COINTELPRO News (2015)

“Show me somebody who is always smiling, always cheerful, always optimistic, and I will show you somebody who hasn’t the faintest idea what the heck is really going on.” – Mike Royko


Anyone who is unfamiliar with counterintelligence stalking should
read the What is “Gang Stalking?” page for an overview.


March 3, 2015

Round-up of recent surveillance state news…

Time constraints – not a shortage of relevant news – have kept me from posting updates here in recent months about America’s police state business. Among the important developments which demand discussion is the U.S. Senate’s report on the CIA’s use of torture. I will try to address that issue at some length in the near future. For now, here are some of the other recent items that deserve attention.

“Citizenfour” wins an Oscar

On matters of civil rights, America is largely a nation of boiled frogs. Twenty-one months after Edward Snowden’s revelations about mass surveillance by the NSA, no serious reforms have been implemented, and nothing even remotely resembling a Church Committee-type  investigation is being proposed by Congress to fully expose the abuses of power by U.S. intelligence agencies. Many Americans seem resigned to the notion that a secretive militaristic Big Brother-type government will be lording it over America forever (to keep us all safe, of course). If that’s our fate, no one can blame Laura Poitras. In addition to playing a critical role in receiving the encrypted information leaked by NSA whistle-blower Edward Snowden, she also made a documentary film about the whole affair. Oh, and the film she created was of a caliber that merited an Oscar.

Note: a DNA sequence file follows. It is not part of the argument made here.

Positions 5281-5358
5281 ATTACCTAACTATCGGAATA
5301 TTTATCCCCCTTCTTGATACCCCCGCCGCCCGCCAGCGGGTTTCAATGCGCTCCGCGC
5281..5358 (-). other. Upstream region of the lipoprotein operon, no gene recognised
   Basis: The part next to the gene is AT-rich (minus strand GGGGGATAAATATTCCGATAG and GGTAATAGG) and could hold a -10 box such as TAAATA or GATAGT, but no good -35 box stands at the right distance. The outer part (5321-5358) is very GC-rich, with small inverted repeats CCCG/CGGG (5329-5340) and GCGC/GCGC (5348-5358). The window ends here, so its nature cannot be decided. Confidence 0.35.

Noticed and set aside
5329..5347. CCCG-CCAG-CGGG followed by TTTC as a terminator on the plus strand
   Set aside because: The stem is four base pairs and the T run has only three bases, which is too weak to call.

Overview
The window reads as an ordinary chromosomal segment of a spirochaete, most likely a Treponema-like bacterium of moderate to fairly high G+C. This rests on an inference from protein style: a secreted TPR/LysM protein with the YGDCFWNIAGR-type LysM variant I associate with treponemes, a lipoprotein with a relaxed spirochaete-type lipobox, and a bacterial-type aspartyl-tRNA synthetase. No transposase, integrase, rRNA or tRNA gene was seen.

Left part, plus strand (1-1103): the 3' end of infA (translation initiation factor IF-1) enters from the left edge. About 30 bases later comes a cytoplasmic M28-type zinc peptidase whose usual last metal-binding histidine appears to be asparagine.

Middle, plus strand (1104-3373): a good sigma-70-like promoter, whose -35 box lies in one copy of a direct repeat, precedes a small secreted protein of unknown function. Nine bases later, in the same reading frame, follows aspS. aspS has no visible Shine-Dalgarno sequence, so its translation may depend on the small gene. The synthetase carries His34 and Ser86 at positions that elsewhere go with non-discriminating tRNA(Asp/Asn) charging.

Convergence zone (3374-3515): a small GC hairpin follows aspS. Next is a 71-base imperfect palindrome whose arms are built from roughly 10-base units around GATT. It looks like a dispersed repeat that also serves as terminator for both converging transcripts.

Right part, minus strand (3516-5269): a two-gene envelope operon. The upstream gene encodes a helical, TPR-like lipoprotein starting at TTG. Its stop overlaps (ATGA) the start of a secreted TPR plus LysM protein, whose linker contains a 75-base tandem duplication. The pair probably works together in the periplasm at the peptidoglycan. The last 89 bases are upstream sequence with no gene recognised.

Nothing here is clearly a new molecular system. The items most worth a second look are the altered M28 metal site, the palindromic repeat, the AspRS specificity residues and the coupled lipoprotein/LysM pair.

For now at least, you can watch it here.

FBI issues approximately 60 National Security Letters per day

One of the various Orwellian legal weapons that is very likely used by the U.S. government against individuals targeted for counterintelligence stalking is something called a “National Security Letter (NSL).” Essentially, it is a substitute for a legitimate (i.e., constitutionally valid) search warrant. The letters can be issued by federal agents to command organizations or individuals to hand over information about someone. NSLs also contain a gag order which prohibits the recipients of the letters from ever telling anyone about the letter.